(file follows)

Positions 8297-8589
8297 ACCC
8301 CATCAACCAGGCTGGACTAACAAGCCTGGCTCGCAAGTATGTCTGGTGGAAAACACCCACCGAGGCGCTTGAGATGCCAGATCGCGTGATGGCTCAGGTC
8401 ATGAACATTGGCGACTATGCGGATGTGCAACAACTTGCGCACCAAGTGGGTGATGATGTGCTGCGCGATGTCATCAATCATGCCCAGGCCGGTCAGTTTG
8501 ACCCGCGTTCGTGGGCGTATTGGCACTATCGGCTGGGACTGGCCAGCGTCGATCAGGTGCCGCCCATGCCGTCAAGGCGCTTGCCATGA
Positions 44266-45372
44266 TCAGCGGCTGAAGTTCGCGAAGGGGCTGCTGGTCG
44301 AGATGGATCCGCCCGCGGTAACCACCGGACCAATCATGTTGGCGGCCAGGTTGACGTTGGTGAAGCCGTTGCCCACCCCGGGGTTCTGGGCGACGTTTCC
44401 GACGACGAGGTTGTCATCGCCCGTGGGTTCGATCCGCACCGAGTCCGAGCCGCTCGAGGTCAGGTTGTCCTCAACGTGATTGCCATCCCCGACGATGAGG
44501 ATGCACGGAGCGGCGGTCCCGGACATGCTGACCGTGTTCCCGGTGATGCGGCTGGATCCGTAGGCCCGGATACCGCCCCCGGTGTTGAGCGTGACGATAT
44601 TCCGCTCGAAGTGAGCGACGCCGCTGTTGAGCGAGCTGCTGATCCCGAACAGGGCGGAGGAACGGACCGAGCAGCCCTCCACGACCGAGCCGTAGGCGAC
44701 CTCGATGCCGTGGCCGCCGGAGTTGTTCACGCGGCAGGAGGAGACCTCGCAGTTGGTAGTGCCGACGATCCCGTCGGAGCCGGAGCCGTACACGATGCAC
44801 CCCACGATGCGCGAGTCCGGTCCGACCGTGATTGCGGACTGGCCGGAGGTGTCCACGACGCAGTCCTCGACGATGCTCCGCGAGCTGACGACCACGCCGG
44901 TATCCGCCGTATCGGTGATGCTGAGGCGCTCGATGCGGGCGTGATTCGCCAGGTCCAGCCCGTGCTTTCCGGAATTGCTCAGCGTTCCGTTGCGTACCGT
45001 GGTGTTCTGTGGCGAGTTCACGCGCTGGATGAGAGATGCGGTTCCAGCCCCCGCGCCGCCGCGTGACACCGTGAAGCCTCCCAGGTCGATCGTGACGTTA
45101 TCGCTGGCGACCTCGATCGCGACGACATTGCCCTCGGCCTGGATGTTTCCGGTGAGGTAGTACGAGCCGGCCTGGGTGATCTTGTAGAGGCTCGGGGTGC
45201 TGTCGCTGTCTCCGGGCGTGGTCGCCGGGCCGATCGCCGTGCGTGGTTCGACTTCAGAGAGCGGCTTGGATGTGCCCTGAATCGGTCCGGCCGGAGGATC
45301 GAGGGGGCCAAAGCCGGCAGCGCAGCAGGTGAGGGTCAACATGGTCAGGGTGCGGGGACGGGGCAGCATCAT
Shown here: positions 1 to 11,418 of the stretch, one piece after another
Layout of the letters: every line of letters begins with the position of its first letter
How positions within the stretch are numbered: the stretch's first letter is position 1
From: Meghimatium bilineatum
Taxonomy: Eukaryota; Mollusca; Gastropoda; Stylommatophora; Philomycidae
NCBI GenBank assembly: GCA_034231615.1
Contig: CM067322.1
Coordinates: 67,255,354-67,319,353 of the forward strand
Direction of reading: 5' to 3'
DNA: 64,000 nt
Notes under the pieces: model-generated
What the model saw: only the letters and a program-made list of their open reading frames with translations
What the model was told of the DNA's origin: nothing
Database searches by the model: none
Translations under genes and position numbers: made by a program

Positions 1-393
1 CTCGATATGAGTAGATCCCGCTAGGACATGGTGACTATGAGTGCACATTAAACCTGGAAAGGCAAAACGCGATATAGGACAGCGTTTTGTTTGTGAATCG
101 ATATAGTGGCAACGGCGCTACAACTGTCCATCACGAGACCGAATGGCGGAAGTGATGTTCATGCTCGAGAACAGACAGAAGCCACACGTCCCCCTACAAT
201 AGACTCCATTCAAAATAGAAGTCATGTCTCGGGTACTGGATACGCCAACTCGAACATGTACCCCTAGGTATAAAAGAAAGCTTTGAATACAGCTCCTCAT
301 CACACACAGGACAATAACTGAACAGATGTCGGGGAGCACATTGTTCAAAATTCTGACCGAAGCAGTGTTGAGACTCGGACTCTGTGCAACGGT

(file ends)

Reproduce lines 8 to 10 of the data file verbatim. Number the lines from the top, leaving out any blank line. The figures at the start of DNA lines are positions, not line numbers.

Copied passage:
44301 AGATGGATCCGCCCGCGGTAACCACCGGACCAATCATGTTGGCGGCCAGGTTGACGTTGGTGAAGCCGTTGCCCACCCCGGGGTTCTGGGCGACGTTTCC
44401 GACGACGAGGTTGTCATCGCCCGTGGGTTCGATCCGCACCGAGTCCGAGCCGCTCGAGGTCAGGTTGTCCTCAACGTGATTGCCATCCCCGACGATGAGG
44501 ATGCACGGAGCGGCGGTCCCGGACATGCTGACCGTGTTCCCGGTGATGCGGCTGGATCCGTAGGCCCGGATACCGCCCCCGGTGTTGAGCGTGACGATAT